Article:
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UMKC Researcher Works to Reduce Sepsis Infections

When a team of scientists in Portugal were looking for someone to fill in some key blanks in their recently published collaborative research on sepsis, they immediately set their sights on Ann Smith’s laboratory at UMKC. The research centered on the role of a specific protein in combating the types of bacterial infection that lead to sepsis, a condition characterized by a sudden drop in blood pressure and progressive organ failure. Sepsis is one of the most common causes of mortality in intensive care units worldwide and, even under the best possible medical conditions, mortality rates range between 30 and 70 percent.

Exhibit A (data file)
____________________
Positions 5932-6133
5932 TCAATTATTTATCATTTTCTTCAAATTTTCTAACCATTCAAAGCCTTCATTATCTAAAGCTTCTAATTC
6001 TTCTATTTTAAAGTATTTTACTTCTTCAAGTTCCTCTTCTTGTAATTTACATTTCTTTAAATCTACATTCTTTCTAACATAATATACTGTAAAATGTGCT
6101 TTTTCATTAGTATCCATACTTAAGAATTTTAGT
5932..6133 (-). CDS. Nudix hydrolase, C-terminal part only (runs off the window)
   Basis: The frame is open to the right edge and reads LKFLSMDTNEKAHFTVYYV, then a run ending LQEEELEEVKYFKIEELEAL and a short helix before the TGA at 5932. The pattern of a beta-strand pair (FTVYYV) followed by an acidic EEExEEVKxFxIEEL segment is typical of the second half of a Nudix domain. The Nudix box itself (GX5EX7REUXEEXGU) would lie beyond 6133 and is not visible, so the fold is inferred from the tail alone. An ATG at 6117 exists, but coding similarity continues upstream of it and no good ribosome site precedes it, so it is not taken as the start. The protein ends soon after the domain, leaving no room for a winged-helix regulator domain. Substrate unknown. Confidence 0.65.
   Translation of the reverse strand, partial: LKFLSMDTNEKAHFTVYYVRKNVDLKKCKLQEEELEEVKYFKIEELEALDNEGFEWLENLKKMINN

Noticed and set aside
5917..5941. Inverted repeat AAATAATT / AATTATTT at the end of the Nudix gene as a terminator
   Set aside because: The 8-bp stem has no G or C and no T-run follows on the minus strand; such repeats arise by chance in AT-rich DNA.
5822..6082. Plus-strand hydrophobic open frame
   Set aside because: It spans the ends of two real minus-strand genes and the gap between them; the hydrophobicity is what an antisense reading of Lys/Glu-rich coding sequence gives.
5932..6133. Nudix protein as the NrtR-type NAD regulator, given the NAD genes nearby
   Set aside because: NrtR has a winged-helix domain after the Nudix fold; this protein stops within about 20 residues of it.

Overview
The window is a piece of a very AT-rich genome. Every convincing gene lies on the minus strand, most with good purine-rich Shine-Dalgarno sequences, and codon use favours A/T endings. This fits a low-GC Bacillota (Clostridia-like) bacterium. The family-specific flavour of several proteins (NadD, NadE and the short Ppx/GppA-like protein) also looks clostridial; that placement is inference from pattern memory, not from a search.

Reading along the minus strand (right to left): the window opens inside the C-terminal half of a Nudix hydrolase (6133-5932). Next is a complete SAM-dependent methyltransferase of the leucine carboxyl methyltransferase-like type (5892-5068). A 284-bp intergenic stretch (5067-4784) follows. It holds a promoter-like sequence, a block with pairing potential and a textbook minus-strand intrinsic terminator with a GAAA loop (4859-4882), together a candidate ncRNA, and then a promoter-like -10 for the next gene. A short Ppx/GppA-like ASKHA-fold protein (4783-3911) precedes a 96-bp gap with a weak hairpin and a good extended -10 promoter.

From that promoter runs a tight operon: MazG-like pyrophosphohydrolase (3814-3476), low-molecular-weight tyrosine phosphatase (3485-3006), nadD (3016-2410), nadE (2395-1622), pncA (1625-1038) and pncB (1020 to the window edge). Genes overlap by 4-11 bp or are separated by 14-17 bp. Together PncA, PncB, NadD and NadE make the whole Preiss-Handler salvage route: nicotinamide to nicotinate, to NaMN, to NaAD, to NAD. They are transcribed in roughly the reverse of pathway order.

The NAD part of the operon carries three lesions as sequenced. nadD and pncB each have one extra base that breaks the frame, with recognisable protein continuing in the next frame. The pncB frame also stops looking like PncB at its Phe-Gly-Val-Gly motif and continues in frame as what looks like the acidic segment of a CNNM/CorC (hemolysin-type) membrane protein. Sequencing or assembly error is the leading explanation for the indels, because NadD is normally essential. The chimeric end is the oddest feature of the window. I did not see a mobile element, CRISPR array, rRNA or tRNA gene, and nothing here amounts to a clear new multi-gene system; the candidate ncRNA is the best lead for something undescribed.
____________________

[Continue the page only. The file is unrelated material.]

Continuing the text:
The protein the researchers were looking at is hemopexin and it has been a focus of Smith’s research for the better part of the past 20 years. Smith is professor of Molecular Biology & Biochemistry at the UMKC School of Biological Sciences and is widely regarded as one of the world’s leading experts on hemopexin.  In a recent collaboration, hemopexin was shown to protect the brain from injury in stroke.

 

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Posted on Mar 11, 2011.

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